I have a lot of different ideas, and there are a lot of wonderful ways that one can sell their work. People have found my stuff out of the blue, but I’ve met most of the people that buy my art in person, and that seems to be the best way to do things.

 

Q: Did you choose Bolivia specifically?

 

A: A couple of years ago I did a lot of searching for residencies. There are sites that aggregate art residencies you can do all over the world. I went to a place in Colorado, then I ended up living in a little town there, where the residency was.

 

I forgot about residencies for a while, and then last spring I started to feel like I wanted to take a big trip of some sort.

 

I studied abroad in Barcelona for a year during college, so I learned Spanish and I always thought that South America would be the next destination. So I thought, I’ve got to do this, I’ve got to do this trip.

 

I did a search and I applied and Alex got back to me real quick. It just seemed like it was meant to be.

 

Q: Do you like it here?

 

A: I do, it’s good. It’s less developed than Spain. There are some similarities, but it’s a good town. It’s the right size. A bigger city would be too much for me. I feel like I’d like to get out a little more.

 

I wanted to stay at SB and settle here for a few weeks, but the colors are exciting, and the various states of decay in the streets, the buildings and the paint on the walls. The people, the hats and their aguayos.

 

 

“It’s the colors I find exciting (in Cochabamba), and the little unexpected views where you’ll see a combination of rooftops receding to the hills….the colonial architecture is beautiful, too.”

 

Q: What else interests you about Cochabamba specifically?

A: Yeah, it’s the colors I find exciting and the little unexpected views where you’ll see a combination of rooftops receding to the hills, or something like that, or you’ll be walking down the street and a parking lot gate will be open and you’ll see brand new cars parked in a really dusty yard.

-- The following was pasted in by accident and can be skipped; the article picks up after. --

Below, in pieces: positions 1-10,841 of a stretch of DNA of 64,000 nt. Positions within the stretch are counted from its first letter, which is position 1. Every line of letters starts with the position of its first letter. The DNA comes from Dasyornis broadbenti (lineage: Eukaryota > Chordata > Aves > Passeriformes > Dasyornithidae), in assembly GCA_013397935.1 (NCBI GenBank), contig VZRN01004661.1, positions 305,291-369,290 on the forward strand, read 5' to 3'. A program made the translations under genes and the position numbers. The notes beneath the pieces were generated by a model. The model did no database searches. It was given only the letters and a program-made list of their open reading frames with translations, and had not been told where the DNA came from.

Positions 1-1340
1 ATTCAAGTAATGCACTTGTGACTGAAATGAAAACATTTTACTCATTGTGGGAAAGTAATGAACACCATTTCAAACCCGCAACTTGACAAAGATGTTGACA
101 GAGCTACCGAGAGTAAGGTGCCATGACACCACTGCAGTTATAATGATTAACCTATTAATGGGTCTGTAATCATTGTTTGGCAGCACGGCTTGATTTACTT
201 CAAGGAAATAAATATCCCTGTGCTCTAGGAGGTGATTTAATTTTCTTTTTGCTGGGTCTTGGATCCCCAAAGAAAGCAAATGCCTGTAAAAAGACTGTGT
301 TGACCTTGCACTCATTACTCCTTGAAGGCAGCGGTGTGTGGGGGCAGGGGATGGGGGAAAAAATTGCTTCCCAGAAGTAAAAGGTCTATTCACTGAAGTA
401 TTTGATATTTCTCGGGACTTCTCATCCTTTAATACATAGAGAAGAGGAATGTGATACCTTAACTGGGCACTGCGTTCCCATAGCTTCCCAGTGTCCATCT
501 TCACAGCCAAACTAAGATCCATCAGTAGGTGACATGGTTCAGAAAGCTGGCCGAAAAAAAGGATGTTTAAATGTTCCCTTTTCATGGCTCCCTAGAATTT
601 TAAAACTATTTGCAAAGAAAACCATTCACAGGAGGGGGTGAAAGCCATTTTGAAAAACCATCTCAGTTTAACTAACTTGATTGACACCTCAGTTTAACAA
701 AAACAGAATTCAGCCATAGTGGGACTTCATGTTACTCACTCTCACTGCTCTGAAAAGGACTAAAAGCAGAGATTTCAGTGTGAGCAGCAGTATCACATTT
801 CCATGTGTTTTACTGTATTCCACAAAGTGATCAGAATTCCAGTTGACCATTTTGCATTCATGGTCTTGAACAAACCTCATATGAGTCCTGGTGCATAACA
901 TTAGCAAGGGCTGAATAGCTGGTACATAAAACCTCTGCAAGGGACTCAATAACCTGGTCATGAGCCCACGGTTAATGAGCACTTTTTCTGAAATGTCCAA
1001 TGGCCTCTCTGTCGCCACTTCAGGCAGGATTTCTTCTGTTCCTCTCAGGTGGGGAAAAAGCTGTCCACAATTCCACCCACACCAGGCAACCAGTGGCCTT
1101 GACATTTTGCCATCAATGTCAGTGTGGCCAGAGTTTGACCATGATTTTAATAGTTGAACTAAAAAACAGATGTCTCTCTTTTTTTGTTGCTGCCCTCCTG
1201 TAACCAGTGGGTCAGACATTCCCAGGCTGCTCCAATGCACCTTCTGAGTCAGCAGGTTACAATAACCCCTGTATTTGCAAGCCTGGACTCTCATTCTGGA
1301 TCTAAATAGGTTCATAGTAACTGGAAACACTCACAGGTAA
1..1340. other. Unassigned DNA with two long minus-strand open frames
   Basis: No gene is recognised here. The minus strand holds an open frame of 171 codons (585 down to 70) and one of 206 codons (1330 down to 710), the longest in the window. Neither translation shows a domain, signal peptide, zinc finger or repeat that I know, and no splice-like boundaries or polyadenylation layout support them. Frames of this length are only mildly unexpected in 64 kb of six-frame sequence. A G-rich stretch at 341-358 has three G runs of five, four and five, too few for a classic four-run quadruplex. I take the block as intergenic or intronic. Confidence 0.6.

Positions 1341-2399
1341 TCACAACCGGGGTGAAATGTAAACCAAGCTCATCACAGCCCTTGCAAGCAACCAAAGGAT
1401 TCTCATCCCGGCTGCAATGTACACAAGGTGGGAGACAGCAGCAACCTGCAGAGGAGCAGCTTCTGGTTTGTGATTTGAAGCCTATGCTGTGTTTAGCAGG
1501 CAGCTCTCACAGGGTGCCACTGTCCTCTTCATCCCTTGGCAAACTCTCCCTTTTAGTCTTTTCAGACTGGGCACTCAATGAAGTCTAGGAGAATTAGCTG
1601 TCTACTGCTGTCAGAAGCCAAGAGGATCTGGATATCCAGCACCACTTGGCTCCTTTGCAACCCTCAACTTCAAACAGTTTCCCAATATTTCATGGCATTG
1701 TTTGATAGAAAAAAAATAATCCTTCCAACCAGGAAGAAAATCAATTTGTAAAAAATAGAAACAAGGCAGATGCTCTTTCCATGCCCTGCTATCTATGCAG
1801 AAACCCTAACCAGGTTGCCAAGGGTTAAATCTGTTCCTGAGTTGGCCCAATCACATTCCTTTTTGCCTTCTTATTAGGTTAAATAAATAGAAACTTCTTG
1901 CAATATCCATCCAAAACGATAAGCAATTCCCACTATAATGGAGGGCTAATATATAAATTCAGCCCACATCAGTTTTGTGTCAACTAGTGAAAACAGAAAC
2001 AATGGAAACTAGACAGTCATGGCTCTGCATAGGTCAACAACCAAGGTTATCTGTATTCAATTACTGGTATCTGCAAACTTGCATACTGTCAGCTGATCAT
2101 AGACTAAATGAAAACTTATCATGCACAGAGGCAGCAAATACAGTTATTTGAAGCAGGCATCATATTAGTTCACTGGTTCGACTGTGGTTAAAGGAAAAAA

Things like that, different unexpected things. The colonial architecture is beautiful, too. With the palm trees, it’s an awesome combination. I’m excited that the plaza is just being redone.

 

 

 

 

Q: Do you think it’s possible to capture culture in your paintings?

A: I’m sure it is. I guess the most direct way would be to do a portrait of someone from here. Of an indigenous person, or with other subject matter…. There’s a little clash between the old world and the new world which is pretty interesting.

You see people in traditional dress walking by a supermarket or in a supermarket, or with a smart phone. That’s what makes this time and this town special.

 

I think that anything that’s in your surroundings makes its way into your paintings no matter what. Just sort of on an energetic level. If you’re kind of open and absorbing what your environment is – no matter what your painting is of, it’s going to have some flavor of that.

 

Q: So your experience is communicated through you into the painting?

 

A: That could be the case, especially if you spend hours in a setting. When you find a spot to make a landscape painting, just being out there for hours every day – I think your body absorbs some of the vibes, and you kind of put them into the painting subconsciously.

 

 

 

 

“There’s a clash between the old world and the new world….You see people in traditional dress…in a supermarket, or with a smart phone. That’s what makes this time and this town special.”

 

 

Q: It would be cool to do a painting from the Cristo, right?

 

A: Yes. With that view? Looking out from the hill? Yeah, there’s a lot there. You could go insane trying to paint that.

 

I’m using photos for color reference right now, but I find that if I actually work from a photo…. The camera flattens the scene, and I prefer to flatten it myself. If you work from a photo, the scene is flattened twice and it means that the viewer is removed from what’s exciting about that space.

 

Whereas if you do the flattening yourself and I’m looking at the depth, the viewer is still directly connected to the experience, they can access it. It’s not explicitly shown because of course it’s a 2D image, but if they look at it long enough, then they get to assemble the space and work out like, oh, that’s actually way back there.

 

And that’s related to what Stanley Lewis talks about. In his theory of painting, that’s what makes it exciting: when the viewer can’t actually determine where an object actually exists in space, so at first glance you might think that that it’s in the foreground, but when you look at it from further away you realize, whoa! It’s way back there!